Your products on the other hand, move through this real world without a hitch.

 

So what’s needed is a way to digitize your products – without having to reinvent them. You don’t want to have to invent the next iPod to have digitized products. And the good news is that you don’t have to.

 

Product digitization allows you to connect and track every offline product, online, by embedding NFC intelligence (the same technology in your smartphone that make things like Apple Pay work) directly into them.

 

You embed these tags during manufacturing and then connect the physical tag to your product data through a cloud-based platform.

 

Then, when a consumer taps on one of those products with their smartphone, you can trigger a neat, digital experience on their phone.

 

Read more:
Implementing the Internet of your things – A closer look at the process to make your products smarter

 

That sounds cool. But in practice, it’s a really big deal. Because when you embed intelligence into your products, you don’t just digitize them – you digitize your business.

 

We call them living products. And the implications are huge.

 

Claudia walks past the store attendant and taps that mascara with her smartphone. She finds out what she wants to know, and the sale is made.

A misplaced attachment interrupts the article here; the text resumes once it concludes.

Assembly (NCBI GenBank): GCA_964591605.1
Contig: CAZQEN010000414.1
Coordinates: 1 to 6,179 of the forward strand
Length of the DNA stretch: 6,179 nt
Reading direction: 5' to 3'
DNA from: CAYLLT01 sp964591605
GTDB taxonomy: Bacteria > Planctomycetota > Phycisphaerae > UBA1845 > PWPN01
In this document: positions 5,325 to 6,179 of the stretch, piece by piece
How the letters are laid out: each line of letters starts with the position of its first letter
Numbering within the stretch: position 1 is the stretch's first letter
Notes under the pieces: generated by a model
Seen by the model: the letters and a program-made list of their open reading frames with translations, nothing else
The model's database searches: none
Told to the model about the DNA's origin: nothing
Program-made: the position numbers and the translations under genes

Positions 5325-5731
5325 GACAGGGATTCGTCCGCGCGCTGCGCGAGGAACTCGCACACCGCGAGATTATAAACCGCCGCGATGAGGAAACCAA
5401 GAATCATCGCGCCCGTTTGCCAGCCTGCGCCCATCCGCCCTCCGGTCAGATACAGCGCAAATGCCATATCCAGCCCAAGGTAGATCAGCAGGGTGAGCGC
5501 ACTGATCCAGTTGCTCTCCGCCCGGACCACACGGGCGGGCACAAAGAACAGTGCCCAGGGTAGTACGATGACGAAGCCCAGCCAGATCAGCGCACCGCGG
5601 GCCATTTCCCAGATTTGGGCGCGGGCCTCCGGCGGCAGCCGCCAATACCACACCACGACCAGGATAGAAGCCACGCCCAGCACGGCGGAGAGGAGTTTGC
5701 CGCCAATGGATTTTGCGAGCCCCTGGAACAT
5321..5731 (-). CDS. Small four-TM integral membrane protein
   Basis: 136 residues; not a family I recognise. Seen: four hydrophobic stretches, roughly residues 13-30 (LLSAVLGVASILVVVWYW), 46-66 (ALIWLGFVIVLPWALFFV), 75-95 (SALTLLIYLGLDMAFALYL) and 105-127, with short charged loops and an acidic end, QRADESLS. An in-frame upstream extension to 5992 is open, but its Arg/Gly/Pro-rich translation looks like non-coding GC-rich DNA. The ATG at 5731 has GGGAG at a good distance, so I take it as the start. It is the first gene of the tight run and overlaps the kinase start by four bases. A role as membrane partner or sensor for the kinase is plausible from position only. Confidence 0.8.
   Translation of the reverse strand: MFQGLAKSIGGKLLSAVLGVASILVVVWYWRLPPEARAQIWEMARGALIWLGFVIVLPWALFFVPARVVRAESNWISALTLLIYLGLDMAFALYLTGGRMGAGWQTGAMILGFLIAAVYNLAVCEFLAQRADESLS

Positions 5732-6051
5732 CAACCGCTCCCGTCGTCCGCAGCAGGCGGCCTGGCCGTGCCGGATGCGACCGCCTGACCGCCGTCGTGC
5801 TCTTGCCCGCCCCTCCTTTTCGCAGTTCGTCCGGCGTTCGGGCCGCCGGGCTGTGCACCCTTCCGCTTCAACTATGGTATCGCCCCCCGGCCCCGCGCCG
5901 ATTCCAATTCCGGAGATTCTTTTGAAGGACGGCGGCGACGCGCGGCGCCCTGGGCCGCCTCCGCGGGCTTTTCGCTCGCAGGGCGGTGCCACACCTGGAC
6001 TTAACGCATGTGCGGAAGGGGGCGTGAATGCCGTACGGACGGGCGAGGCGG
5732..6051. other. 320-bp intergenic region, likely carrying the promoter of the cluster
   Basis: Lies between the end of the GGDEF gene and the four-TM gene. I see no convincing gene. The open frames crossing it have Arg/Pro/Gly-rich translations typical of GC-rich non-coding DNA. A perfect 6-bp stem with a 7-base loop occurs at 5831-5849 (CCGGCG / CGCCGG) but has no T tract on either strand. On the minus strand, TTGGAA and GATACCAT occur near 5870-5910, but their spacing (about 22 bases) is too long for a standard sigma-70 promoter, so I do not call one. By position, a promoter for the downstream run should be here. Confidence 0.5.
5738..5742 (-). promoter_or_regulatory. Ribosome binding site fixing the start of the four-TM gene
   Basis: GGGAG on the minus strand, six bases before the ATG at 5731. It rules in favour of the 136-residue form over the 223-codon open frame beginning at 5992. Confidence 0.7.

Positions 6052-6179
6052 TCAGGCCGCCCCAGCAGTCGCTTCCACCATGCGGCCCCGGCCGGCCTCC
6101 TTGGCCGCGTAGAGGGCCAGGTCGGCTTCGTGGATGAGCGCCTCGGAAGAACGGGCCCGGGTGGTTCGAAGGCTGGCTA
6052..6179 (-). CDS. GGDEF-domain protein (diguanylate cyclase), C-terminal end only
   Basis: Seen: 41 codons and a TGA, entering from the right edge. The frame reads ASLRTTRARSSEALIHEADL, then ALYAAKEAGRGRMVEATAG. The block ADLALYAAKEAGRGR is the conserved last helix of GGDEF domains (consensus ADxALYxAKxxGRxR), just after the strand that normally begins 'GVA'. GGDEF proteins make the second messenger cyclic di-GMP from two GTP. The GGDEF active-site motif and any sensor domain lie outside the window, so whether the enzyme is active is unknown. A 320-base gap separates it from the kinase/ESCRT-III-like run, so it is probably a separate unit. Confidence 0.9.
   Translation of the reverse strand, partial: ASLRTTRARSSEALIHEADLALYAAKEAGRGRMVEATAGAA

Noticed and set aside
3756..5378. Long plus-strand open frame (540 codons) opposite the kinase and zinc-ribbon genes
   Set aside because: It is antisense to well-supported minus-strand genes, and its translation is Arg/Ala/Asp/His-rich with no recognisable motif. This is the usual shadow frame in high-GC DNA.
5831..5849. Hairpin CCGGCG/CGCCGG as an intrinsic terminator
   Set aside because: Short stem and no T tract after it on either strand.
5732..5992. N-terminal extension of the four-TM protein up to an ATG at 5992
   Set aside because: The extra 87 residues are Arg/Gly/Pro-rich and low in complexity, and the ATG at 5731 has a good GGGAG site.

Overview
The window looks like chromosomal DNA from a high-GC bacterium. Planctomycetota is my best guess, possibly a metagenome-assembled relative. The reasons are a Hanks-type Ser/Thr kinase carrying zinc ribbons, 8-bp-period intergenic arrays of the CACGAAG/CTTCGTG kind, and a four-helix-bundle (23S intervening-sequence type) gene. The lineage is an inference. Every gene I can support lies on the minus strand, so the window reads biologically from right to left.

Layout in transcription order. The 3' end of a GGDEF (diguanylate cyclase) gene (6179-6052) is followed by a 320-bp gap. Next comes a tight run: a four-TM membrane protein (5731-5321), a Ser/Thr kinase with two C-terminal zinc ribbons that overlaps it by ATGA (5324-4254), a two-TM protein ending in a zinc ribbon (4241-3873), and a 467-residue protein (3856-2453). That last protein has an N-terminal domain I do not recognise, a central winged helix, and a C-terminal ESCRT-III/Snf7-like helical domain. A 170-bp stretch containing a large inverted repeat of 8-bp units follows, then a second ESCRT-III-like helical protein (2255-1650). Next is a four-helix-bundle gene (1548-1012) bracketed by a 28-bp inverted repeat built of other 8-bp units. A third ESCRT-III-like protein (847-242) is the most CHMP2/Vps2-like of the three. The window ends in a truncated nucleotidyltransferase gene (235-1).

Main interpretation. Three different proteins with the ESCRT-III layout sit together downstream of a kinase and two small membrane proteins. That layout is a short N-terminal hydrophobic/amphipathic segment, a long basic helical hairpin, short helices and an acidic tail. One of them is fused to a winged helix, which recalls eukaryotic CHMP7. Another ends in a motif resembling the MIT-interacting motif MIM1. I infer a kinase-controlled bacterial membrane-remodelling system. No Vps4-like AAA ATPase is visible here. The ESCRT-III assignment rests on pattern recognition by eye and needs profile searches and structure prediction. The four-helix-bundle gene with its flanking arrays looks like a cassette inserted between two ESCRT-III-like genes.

Emily unwraps her mascara, and gives it a tap. You show her a make-up tutorial tailored to her age and demographic; a personalised experience that turns her into a brand evangelist.

 

And when her mascara runs out? She taps it and orders more – right there and then. It gets delivered straight to her home: your competitors don’t even get a look-in.

 

What about Joel, and his sunglasses? A single tap, for branded content straight to his phone: instant authentication. He gets your brand experience, not just the retail chain’s.

 

And that buying moment – the moment he’s most excited by your product? Instead of the outmoded paper-based sign-up system, he simply taps and joins your list digitally.

 

Not that his attention needs to wane post-sale. That skiing trip? Not only do you now know where and how he uses your product, but you can deliver dynamic content that’s relevant, personalised and useful. Local slope conditions and trail maps, for example.

 

The opportunity is massive: transform the consumer experience, and simultaneously dissolve the offline black hole, delivering personalized, journey-specific experiences that drive engagement, loyalty and sales.

 

It’s Time for Living Products

 

If you sell physical products, your understanding of those products and your customers is vital to your decision-making. This offline black hole blinkers your view and limits the consumer experience you can deliver.

 

Product digitization is a mature, proven process. And living products allow you to transform blind spots into opportunities to delight, inspire, educate and engage your customer – all while gaining incredibly valuable post-sales insight.

 

So if you’re trying to digitize your business, you should probably start with your products.